For a week each year, some of the wealthiest car collectors in the world--love 'em or loathe 'em--get together in Italy for a total-immersion voyage through northern Italian culture, design and grub. Plus lots of driving over perfect two-lane roads in perfect cars.
It's the TAG Heuer Italia Classica and is sponsored by Fiat among others. Invitation only, sucka, and even then it costs $7,500 a head. This was its fifteenth year and the weather was ideal for traveling throughout northwest Italy. Ferrari gave me a new 612 Scaglietti to join the cruise for a couple of days, which traveled to one world-renowned destination after another.
Right away I just have to say how geeked I was to see not just one but two 1962 Ferrari 250 Series 1 GTOs--each in killer original condition and being driven like shifter karts by their owners. And each one worth at least $8,500,000. That's eight and a half million dollars. I had to say that twice. The States were represented by three trophy cars, the most important of these by far being the one-off 250 GT SWB Speciale from 1961, with racing V12 and aluminum sheet metal by Pininfarina.
Making everything even more surreal was that the Italian police-la polizia stradale--blocked traffic everywhere we went and let us drive as fast as we liked. Where else can this happen but in Italy?! So, having fun was actually encouraged.
On one of the first gala evening meals, I ate intestine--or glorified tripe, fresh out of the recently beheaded torso of some local farm animal. And liked it. See, when you're on these millionaire romps, the eccentric food eaten is just as important to live to tell about as the godlike sets of wheels. In this case, while all others backed away in horror, some royal German couple and I elbowed up for a steaming plate of the farmer's finest. All washed down with bottle after bottle of horrendously expensive (but free to me) and delicious local wine--Barolo, Barbaresco, Barbera and the occasional Sauvignon.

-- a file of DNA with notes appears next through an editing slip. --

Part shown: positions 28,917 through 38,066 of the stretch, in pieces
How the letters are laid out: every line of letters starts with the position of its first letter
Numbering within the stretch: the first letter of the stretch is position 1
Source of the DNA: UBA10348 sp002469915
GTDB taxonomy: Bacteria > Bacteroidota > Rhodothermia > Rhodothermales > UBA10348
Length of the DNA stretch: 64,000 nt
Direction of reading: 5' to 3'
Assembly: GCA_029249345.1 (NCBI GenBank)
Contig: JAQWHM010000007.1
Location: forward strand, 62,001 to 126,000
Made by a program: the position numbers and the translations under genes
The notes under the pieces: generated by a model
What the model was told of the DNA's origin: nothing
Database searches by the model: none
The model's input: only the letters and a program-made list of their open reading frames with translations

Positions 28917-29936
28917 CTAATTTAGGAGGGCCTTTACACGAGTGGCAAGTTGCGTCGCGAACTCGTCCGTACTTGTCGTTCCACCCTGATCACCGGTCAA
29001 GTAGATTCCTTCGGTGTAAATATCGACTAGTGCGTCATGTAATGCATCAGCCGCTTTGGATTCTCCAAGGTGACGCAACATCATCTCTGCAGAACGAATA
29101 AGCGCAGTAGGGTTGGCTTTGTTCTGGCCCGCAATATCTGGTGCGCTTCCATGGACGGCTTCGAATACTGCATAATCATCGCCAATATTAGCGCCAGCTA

That savory yumminess happened in the 14th century castle at Monticello near the town of Bra. (The word for brassiere in Italian, by the way, is reggiseno, for you perverts.) This place is an imposing fortress with a fully functioning dungeon and outstanding 18th century gardens. It was just one of the many stops along my way in the 612 where I wondered if the cops were going to discover me posing as Richie Rich and cast me into the dungeon.
The next day was when I actually saw all 64 cars involved in the event. We had been carted over to the parking area at the Università del Gusto (i.e. "University of Taste") in nearby Pollenzo. Quite an array of orgasmic cars was on hand: a gorgeous and rare 1956 Ferrari 290MM, a couple of Bizzarrinis, Ferrari Spyder Californias, an Aston DB3S, Alfa Romeo Monza, plus a bevy of old Bentleys and Maseratis. Colors from a candy machine.
Each of the various auto museums and private collections visited during the week were simply breathtaking, including the Agnellimuseum, which features a transparent glass floor to let visitors ogle the collection of Martini racecars housed on the lower level.
Each of the various auto museums and private collections visited during the week were simp
The single-seater serving as wall art is indeed the shell of a 1954 Ferrari 750 Monza. Only 37 in total were built and today each isworth upwards of $1.3 million.
The single-seater serving as wall art is indeed the shell of a 1954 Ferrari 750 Monza. Onl